Charlotta Turner and Jonas Bergquist.
therefore commonly used to characterize large protein–RNA
complexes. Cryo-EM has recently undergone a leap in
enhancement of resolution that now rivals X-ray
crystallography, especially for large and rigid molecules (Fig. 1).
Whereas X-ray crystallography relies on crystals analyzed
with high-energy synchrotron radiation, in cryo-EM,
molecules are usually frozen on a surface and single molecules
are observed with a high-resolution electron microscope.
Both X-ray crystallography and cryo-EM have in recent years
delivered detailed insights into ribosome structures [
Fluorescence/Förster resonance energy transfer (FRET) is
based on two fluorophore tags, which can transfer energy on
the basis of their relative proximity. The distance between the
tags can be assessed depending on the efficiency of the FRET
exchange, and this information can then be used to calculate
lowresolution structures. FRET structure calculation requires the tags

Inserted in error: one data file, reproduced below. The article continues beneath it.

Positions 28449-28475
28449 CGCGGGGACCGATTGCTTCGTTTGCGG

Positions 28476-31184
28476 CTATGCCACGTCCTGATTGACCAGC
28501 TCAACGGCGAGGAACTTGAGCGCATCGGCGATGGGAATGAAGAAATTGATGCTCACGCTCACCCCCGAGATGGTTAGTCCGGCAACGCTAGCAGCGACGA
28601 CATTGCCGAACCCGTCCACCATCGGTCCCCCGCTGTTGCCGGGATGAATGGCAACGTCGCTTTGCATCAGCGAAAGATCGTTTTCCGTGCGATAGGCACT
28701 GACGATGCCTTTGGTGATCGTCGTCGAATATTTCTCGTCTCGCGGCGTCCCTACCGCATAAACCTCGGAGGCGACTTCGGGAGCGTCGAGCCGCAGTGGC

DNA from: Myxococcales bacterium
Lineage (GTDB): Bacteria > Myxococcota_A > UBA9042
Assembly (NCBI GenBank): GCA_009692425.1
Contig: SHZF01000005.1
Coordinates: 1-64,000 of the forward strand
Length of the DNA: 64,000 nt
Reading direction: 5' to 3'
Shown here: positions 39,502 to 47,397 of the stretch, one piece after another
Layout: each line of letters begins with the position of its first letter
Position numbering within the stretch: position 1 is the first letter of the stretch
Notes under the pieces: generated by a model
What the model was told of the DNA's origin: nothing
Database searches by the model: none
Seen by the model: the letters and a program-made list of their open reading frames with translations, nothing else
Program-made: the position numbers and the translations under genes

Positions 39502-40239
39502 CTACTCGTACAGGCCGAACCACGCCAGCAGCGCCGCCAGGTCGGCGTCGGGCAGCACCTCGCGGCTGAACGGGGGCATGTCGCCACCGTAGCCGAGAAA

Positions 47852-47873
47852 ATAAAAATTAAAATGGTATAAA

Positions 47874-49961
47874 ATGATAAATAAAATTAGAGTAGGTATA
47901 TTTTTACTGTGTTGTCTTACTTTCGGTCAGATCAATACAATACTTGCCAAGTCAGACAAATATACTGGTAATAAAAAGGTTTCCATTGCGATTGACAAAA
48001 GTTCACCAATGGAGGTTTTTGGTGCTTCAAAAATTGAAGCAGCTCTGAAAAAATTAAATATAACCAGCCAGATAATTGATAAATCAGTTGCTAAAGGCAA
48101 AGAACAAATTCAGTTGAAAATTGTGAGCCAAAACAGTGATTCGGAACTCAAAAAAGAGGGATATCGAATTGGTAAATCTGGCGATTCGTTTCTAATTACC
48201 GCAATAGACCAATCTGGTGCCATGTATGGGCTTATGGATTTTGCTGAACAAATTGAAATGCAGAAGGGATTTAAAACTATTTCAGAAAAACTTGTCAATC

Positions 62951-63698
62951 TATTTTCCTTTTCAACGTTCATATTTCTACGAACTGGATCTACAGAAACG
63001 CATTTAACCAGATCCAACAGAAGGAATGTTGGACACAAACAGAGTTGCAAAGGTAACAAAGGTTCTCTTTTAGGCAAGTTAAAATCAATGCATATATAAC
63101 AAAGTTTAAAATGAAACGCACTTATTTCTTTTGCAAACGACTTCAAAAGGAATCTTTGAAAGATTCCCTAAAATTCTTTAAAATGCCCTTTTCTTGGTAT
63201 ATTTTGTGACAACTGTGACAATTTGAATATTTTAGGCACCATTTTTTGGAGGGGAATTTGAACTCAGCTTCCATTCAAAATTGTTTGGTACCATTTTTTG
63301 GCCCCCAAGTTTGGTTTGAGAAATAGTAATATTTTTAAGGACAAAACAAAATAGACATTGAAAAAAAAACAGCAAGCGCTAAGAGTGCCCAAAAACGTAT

be chemically bonded to the molecule, potentially inhibiting
relevant interactions. Most often, more than one donor–acceptor
pair is necessary, requiring several samples. However, this is a
relatively fast method and usually requires a small amount of
sample. FRET is most often used on ribosomes, but will likely
have large use in the localization of regulatory RNA on genomic
DNA or other RNA interactions [
Electron paramagnetic resonance (EPR) can be used to
measure crude long-distance interactions on the basis of a spin
label covalently bonded to the RNA of interest. The method is
in its infancy but can provide information for challenging
systems, where other structural methods fail. In analogy to
FRET, it requires positioning of artificial spin labels that could
potentially interfere with the native structure [
NMR methods provide atomic resolution information,
allow secondary and tertiary structure determination, and make
possible the characterization of molecular motion on a wide
range of timescales [
]. A broad range of sample
conditions can be studied, from dilute solutions to in cell; however,
RNAs larger than approximately 100 kDa are hardly detected
by solution NMR methods . 15N and 13C isotopic labeling
of the sample is a prerequisite when high-resolution structural